An important contraceptive option for women is the drug levonorgestrel (LNG), popularly known as the morning-after pill. When taken properly, it is effective at preventing pregnancy following unprotected sex. But, like many medications, it is not 100 percent effective—and when it comes to matters as important as pregnancy, any lapses in efficacy are important topics of clinical research.
Researchers have already identified obesity as a risk factor for emergency contraceptive failure: analyses show a decrease in efficacy of LNG in concert with increasing body weight and body mass index (BMI), said Melissa Natavio, MD, MPH, an Associate Professor of Clinical Obstetrics and Gynecology at the USC Keck School of Medicine for 10 years, and a resident and fellow for five years previously. She recently relocated to the University of Hawaii. Family planning, with a focus on contraception, are Natavio's primary research interests.
"Emergency contraception medications are a woman's last chance to try to prevent pregnancy after unprotected or inadequately protected intercourse," said Natavio. LNG is the most readily available option for emergency contraception, sold under the brand name Plan B One-Step and in generic forms.
"LNG has a failure rate of about 1 to 3 percent generally, but overweight or obese women may be four times more likely to get pregnant after taking the drug," said Natavio. "We need to understand why so that we can make the medications more effective in this population."
Natavio's study examined the pharmacokinetics of LNG following ingestion, hypothesizing that obese women would experience reduced levels of the drug in their blood. As expected, the study found that the obese women had lower total levels of the drug in their blood. But it wasn't that simple: the drug also tends to bind to proteins, altering its bioavailability. When the researchers measured the free LNG drug levels (traditionally thought to be the active form of LNG) they found no difference between lighter-weight and heavier women, but there were differences in the bioavailable levels, another form of the drug that may play a role in its efficacy.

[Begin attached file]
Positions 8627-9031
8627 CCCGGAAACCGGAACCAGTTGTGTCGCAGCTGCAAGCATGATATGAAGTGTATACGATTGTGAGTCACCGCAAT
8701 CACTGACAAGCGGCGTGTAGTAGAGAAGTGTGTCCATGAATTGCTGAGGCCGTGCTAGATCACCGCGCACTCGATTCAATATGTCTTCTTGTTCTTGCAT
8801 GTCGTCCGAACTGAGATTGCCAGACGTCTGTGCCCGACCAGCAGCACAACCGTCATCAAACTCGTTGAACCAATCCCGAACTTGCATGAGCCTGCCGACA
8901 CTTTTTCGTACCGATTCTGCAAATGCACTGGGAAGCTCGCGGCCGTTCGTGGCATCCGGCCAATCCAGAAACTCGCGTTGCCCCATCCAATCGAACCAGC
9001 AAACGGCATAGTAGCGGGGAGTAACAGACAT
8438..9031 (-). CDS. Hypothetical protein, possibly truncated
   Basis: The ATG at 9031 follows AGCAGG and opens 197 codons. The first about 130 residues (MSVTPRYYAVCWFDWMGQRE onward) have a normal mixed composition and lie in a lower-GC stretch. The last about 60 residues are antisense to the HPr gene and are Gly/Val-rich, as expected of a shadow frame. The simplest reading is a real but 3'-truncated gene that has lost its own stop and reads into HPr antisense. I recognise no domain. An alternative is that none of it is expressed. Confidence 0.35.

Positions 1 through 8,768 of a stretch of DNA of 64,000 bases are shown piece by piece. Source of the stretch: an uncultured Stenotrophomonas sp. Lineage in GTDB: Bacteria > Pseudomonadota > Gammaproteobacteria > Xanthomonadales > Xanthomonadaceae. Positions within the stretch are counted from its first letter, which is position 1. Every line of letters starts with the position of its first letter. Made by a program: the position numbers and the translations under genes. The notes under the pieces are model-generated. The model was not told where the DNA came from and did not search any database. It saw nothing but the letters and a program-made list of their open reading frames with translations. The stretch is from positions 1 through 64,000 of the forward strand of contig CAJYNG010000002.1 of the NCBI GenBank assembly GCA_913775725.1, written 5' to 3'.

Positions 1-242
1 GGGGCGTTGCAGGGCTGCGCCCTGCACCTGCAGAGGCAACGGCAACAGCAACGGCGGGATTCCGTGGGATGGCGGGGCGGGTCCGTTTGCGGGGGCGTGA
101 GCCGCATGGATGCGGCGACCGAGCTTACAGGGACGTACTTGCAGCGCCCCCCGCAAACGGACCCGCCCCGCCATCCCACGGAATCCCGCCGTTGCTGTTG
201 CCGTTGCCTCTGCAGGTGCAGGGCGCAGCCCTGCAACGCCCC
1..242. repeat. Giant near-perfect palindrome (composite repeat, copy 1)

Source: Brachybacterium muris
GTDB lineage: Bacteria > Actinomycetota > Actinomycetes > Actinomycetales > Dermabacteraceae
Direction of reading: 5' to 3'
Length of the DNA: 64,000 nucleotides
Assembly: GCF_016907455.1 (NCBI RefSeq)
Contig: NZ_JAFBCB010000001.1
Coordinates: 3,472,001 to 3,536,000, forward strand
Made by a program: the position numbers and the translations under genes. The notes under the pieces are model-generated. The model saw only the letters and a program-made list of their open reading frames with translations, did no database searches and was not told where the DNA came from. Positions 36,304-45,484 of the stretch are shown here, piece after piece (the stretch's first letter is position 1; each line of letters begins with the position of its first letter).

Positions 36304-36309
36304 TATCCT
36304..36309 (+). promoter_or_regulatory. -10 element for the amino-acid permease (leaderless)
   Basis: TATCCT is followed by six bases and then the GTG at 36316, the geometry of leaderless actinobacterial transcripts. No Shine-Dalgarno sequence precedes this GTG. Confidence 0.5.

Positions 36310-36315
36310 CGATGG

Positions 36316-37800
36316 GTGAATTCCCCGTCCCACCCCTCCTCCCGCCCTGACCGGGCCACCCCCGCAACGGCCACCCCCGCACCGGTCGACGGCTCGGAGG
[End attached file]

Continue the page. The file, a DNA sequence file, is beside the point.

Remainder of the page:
"Total levels and bioavailable levels are not the same thing in all medications," said Natavio. "This tells us that we have to try to understand which is the most important level to look at for a particular drug."
The Southern California Clinical and Translational Science Institute (SC CTSI) provided support for Natavio's study by offsetting costs involved in the use of its Clinical Trials Unit (CTU), where participants remained for several hours at a stretch during the study. The CTU, a resource of the SC CTSI's Clinical Research Support core, offers a range of services and expertise to assist researchers with all operational aspects of initiation and conduct of human studies. In addition, said Natavio, the SC CTSI's Biostatistics, Epidemiology and Research Design core group assisted in the development of the study’s statistical analysis plan.
Natavio is continuing to investigate the effect of obesity and body mass on emergency contraception drugs as part of an NIH-sponsored multisite Contraceptive Clinical Trials Network study at her current position at the University of Hawaii.
But with obesity widespread in the United States among people of all ages, Natavio pointed out, the impact of body mass index on drug efficacy is a question that should be studied in the context of many medications. The question of bioavailability of a medication, as well as total and free quantities of the medications, could inform such investigations.
The study, "Pharmacokinetics of the 1.5 mg levonorgestrel emergency contraceptive in women with normal, obese and extremely obese body mass index" was published in 2019 in the journal Contraception. Authors included Natavio, Frank Z. Stanczyk, PhD; Emilie A.G. Molins, Anita Nelson, MD, and William J. Jusko, PhD.